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Tag:Matt Cooke
Posted on: February 19, 2012 4:38 pm
Edited on: February 19, 2012 8:48 pm
 

Weekend Wrap: No hating on Wings now

The weekend saw Detroit's home streak go from 21 in a row to 23. (Getty Images)

By Brian Stubits

I took a lot of heat for suggesting last week that the Red Wings' home win streak, as impressive as it is, might be deserving of a little side not in the history books thanks to the shootout.

But even I'll concede now you can forget that. I said if the Wings continued to push out the streak it becomes a non-issue and you are just left in too much awe of what Detroit has done. They've done exactly that.

After failing in their last five regular-season games against the San Jose Sharks, the Wings instead finished off a six-game homestand with another win, a hard-fought 3-2 victory at the Joe. For those counting at home, and I'm sure that's most all of you, that's 23 consecutive home wins, three more than the previous record.

It all underscores a bigger point. Sure, the NHL record is great and all, but that's nothing more than a nice stat to go in the history books. Otherwise it means nothing. However it will mean something if the Red Wings earn the Presidents' Trophy, or at least the top seed in the Western Conference.

You look hard to find holes on this team. At one point you might have said it was the backup goaltending, then Jimmy Howard got hurt, Joey MacDonald was called up and he has proven he is capable of replacing Ty Conklin. More than capable, in fact.

Before the season the hole was glaring on the defense. That's why they brought in some players to help in that regard, although none seemed to be all that significant at the time, at least to me. Oops.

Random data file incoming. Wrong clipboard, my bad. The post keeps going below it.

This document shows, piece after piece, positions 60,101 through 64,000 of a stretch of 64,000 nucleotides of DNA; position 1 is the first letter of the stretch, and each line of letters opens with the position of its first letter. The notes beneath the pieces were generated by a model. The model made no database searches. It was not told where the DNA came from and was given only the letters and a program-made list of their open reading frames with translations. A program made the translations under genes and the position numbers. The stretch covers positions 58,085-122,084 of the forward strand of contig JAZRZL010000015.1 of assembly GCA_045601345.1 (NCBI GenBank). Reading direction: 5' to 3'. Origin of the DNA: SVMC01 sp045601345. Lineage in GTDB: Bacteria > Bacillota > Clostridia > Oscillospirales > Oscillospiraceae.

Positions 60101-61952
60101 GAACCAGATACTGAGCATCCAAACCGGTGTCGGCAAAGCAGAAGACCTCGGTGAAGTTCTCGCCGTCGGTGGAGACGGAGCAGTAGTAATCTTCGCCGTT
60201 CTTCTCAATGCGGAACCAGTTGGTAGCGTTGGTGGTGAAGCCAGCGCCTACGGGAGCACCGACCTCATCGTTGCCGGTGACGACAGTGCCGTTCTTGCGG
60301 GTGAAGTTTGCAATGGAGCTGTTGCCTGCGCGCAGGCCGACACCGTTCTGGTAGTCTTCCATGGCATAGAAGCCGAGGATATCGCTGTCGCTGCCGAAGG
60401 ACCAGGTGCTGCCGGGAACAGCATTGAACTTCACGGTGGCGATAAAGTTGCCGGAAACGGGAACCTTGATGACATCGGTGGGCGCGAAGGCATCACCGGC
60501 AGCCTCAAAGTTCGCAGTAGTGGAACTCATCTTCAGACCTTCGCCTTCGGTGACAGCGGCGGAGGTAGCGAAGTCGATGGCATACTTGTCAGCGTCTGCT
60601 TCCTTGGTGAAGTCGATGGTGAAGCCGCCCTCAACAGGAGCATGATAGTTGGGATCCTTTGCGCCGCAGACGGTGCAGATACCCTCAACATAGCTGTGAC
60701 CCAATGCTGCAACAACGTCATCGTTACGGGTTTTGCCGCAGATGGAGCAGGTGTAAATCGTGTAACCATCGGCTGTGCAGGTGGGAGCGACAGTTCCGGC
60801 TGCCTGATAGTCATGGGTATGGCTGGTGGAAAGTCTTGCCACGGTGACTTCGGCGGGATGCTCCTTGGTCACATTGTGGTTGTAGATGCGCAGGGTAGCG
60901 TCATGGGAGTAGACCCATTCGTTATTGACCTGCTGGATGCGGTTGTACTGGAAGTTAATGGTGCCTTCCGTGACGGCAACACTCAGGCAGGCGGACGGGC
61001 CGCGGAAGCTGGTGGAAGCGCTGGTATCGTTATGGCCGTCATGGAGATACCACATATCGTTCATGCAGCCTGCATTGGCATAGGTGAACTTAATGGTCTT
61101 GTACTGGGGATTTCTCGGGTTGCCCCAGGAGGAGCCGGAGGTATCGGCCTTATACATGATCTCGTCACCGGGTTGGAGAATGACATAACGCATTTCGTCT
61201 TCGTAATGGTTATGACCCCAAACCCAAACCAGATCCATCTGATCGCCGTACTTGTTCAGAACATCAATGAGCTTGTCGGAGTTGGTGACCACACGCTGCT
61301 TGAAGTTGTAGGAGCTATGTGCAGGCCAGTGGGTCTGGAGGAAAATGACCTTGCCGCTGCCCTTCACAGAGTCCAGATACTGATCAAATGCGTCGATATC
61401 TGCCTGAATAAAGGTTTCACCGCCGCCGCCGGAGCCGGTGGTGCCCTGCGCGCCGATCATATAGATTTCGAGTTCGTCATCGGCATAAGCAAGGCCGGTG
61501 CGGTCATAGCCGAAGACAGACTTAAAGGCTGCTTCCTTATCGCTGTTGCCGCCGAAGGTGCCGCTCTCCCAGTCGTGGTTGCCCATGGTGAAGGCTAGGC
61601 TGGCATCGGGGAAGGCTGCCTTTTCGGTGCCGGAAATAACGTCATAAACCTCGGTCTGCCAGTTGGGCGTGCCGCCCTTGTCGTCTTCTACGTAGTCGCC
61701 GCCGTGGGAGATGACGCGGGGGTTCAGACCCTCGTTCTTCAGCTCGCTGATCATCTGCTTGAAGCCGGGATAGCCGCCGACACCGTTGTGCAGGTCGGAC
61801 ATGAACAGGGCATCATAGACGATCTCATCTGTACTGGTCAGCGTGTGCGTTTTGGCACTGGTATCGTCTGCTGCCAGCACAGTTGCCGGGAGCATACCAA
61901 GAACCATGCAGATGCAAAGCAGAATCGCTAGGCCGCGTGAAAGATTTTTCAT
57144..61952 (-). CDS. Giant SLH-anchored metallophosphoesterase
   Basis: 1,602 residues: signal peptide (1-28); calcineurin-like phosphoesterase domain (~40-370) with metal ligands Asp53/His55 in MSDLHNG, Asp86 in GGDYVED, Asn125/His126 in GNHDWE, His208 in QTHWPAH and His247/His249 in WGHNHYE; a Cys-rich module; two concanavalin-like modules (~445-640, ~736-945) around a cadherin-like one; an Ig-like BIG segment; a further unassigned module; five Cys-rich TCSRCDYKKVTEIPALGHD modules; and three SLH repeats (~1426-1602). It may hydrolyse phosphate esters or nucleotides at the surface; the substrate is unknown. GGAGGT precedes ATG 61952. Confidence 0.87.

While one of those additions, Mike Commodore, has been sparingly used, you can't say the same for Ian White. Despite pretty solid career numbers, I wasn't too crazy about a guy who played on three different teams last season (Calgary, Carolina and San Jose). Apparently that was a silly worry.

He has been as solid a plug into their blueline group as anybody out there. He chews up more than 23 minutes per game, he contributes some offensively and is on pace to smash his career best plus/minus mark (currently he is plus-29). I know, I know, plus/minus doesn't mean much, but you'd rather have a player who is that far above zero than below it, wouldn't you?

Moreover, they have scoring depth. Who'd a thunk that Drew Miller -- no longer just the brother of Sabres goalie Ryan Miller -- would be on his way to 15 or so goals? He is one of the 10 Red Wings players who are in double digits in goals this season. That means there is little reprieve at any point in a game against the Wings.

More from the weekend
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Obviously you're a good team when you win 23 in a row at home. Clearly no slouch is going to get that done. But the biggest thing about this home streak for me is that it will contribute to them playing a lot more at home. Ironic, I know. But what really matters will be the home games beyond the guaranteed 41.

Philly's problem

This week the Flyers made not one but two trades to get help on the defensive corps. While the help was definitely needed, not a lot is going to get better if the goaltending duo doesn't improve.